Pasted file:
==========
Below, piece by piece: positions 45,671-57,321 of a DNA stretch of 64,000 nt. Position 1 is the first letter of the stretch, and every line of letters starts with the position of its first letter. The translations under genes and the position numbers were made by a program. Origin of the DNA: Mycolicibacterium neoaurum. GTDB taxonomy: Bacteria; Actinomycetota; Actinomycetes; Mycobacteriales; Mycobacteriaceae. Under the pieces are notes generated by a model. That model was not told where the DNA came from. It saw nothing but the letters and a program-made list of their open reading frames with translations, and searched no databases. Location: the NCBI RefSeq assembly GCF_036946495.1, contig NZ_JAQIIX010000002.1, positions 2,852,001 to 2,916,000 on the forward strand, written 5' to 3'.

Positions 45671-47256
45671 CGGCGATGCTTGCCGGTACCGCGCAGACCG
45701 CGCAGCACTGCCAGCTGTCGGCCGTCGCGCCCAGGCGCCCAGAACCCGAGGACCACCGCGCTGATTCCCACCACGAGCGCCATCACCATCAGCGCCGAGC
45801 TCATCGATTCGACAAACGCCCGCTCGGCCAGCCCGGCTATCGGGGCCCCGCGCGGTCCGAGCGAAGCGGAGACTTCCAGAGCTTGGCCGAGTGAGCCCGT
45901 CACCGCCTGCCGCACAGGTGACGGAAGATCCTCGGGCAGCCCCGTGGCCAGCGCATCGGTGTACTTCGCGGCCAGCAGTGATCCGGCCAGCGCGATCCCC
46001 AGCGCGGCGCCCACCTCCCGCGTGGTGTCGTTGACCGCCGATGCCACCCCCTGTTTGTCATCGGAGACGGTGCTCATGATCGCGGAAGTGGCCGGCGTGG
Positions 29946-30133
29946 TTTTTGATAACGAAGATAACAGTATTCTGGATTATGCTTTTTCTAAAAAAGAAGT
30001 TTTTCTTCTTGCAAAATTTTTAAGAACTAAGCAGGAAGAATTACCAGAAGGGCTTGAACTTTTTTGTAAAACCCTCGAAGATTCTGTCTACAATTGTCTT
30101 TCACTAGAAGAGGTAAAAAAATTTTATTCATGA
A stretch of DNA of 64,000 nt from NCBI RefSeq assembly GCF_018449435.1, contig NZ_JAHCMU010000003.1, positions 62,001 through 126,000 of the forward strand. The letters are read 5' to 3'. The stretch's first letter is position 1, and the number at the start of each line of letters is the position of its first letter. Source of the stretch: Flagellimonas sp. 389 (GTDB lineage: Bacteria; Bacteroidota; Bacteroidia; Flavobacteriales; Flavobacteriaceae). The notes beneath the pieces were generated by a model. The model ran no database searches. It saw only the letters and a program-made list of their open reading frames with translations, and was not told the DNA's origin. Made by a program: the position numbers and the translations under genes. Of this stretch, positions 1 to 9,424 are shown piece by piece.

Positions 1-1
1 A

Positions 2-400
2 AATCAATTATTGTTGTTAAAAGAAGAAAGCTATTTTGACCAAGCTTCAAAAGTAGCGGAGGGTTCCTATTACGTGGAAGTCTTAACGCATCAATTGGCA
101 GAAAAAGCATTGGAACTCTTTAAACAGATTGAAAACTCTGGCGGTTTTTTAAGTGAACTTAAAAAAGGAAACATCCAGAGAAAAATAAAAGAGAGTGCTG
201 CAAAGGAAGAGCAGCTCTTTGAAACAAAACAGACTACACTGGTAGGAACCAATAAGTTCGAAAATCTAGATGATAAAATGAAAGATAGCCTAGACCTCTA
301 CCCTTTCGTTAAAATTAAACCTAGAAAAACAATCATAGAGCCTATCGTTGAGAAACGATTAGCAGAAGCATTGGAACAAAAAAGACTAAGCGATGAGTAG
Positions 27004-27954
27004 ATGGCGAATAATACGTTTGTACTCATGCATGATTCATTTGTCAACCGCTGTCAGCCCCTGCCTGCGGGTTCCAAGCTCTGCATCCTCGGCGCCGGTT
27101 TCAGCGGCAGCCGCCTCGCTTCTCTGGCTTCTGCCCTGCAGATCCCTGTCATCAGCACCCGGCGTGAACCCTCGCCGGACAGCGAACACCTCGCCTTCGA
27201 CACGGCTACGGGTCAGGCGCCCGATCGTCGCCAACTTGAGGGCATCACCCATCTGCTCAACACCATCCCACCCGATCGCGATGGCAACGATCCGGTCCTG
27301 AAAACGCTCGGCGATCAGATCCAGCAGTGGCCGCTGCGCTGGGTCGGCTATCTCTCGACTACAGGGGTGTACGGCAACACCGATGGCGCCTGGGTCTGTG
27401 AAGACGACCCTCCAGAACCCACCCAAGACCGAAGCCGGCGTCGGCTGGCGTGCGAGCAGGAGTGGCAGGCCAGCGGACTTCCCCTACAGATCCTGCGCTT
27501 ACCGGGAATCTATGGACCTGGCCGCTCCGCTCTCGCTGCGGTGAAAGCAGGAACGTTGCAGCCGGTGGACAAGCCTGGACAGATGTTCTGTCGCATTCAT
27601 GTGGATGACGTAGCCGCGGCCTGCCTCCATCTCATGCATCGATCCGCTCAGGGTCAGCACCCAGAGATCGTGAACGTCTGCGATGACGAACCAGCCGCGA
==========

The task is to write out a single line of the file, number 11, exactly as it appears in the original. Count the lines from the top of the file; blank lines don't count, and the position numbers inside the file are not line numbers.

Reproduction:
30101 TCACTAGAAGAGGTAAAAAAATTTTATTCATGA